The newly tripled-in-size Downtown corner market Brooklyn Fare has transformed into a corner supermarket with all the requisite specialized food products the expanding Downtown population might require. These include around six varieties of truffle oils, exotic produce including fiddle-head ferns, and small, caulifloweresque figments in orange or purple that look like fractals. The merchandise also includes the full range of Applewood organic meats (“we’re ANTI-antibiotics”) and every kind of vegetarian faux meat.
In search of a lazy dinner for one recently, I picked up a Tofurkey unsausage-topped pizza with the famous Daiya vegan cheese that’s supposed to be different than all those other awful fake cheeses. (“It Melts!”– a sad claim for a “cheese” to have to make, but when it comes to nondairy cheese imitations, it’s a relevant one.) I didn’t have high expectations to begin with, but this meal was a heavy, underwhelming, and fake waste. It left a metaphorical bad taste along with the wee shreds of this Daiya substance stuck to the roof of my mouth.
When I first moved to Brooklyn as a vegan in ought-one, I was in hog-hugging heaven over all the plant-based food options so readily available. I couldn’t get over the fact that you could get soy milk at the bodega. Even better, there was a natural foods market in walking distance (Perelandra in Brooklyn Heights) with every animal-free product I could possibly want! (This was before such items trickled down to the shelves of mainstream supermarkets and suburbia.) Now this, I thought, was civilization. This was one big reason to take on the struggle of living in NYC sans trust fund. More and more of my new neighbors were turning on to this herbivorous way of life, it seemed.
And being vegan in Brooklyn worked well for a long time, until it didn’t. My (former vegetarian) bff says only two of her friends are semi-veg anymore. One of those is me, and we’re both eating seafood and poultry.
Why do so many lay down this cause, after taking it up with such vigor? I often wondered that as my semi-veg husband and my own vegetarian friends dropped off, one by one, each of them murmuring when they came out as reformed carnivores that burgers are soooo good, and wait til you try them.
For one of my major intervening factors, see: Cheese, the indisputable deliciousness of. Moving to the Deep South for three years threw a massive wrench in my dietary works. A wrench made of butter. There, I ate local eggs and dairy, fish our neighbors caught and shrimp just off the boat. This was better than store-bought products.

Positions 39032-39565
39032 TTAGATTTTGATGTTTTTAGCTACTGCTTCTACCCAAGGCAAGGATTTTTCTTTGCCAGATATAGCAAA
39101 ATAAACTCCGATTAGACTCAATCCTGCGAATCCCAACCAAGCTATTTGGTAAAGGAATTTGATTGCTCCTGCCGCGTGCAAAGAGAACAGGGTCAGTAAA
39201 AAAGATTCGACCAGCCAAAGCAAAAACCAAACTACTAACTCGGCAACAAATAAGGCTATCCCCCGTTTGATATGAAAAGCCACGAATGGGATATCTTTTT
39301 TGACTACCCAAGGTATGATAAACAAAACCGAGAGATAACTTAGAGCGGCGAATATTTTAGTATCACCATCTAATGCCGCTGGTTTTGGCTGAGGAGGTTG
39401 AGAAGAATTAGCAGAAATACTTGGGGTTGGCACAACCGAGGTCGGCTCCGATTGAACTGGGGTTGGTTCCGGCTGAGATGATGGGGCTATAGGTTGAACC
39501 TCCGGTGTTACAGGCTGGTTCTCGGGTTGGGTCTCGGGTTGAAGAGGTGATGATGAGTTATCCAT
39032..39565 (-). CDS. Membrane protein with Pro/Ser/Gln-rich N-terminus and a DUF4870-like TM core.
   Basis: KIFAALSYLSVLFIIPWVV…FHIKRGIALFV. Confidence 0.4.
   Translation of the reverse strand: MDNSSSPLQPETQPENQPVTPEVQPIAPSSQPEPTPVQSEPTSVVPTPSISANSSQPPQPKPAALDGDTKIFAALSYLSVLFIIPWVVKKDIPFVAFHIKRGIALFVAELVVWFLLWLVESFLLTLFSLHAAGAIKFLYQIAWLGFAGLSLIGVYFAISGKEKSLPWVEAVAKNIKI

But another intervening factor, I believe, is simply age. There will always be some hardcore holdouts, but not all activists remain ardent forever. Anthony Bourdain wrote in Medium Raw about putting away his Dead Boys T-shirt after his daughter was born, because he’s through being cool–nihilistic teen punks no longer applied to his 50-something life. My own change feels not like a backslide or something to be ashamed about, but like another way of maturing. I’ve reevaluated and admitted my old beliefs no longer made sense.
The more I read about food, the less I saw a plant-based diet as the most noble one. I began to see it a well-intentioned but dishonest diet. It’s not what the diner really wants. I also believe that for most people following the diet, especially the ones who then unfollow, it’s not enough nutritionally. I for one lacked energy and fell into naps too easily. The oft-cited protein/energy concern for herbivores never made sense to me until I tried real chicken again, and a light bulb (of energy) turned on. Veganism is a culture of bloggers protesting too much about how much they’re not missing the now-forbidden meals they grew up loving, and “Look at this vegan version I made–it’s so sinful!” (There’s a loooootta mention of sin when vegans describe food.)
I gave up meat in 1994, so it’s not like I couldn’t hack it–No one can say I didn’t give it the old college and mega-extendo post-college try. It just no longer felt like the right thing to do.
I had to acknowledge that as much as I love certain vegetable dishes, I was spending way too much time trying to make plant matter act like meat, dairy, and eggs. Mind you, this is not a phenomenon that ever happens in reverse.
With fish and poultry (and red meat, no doubt) you can make something simple quickly, you don’t have to marinade it for an hour, then fry it for 40 minutes, then add various spices and sauce to make a tofu sodium bomb. These real foods are lovely and they sustain you. Once I accepted the nearly universal truth that humans eat animals, and that’s how we got our big brains (brains which sometimes make you think you should eat pretend substitutes instead of the food you really want), I made new rules from there. Whenever possible: organic, free range, sustainably raised, anti-antibiotics. No mystery meat. It’s not with every meal, and I still know mean ways to prepare vegetables–just sometimes they appear along with other things besides vegetables on the plate. More and more of my new neighbors are turning on to this conscientious omnivorous way of life, it seems.
When you switch from cooking veggie chili to turkey chili, I’ve discovered the resulting dish is no longer a million-bean colon-taxing overload, but a more complex and enjoyable meal. Omnivorous cooking is less about “How do we make up for the missing elements?” and more about “What elements would make this even better?” For either version of the dish, the supplies can be purchased four flights downstairs from my apartment at Brooklyn Fare. But with a little animal protein in my diet, I have more energy to climb back up those flights once again.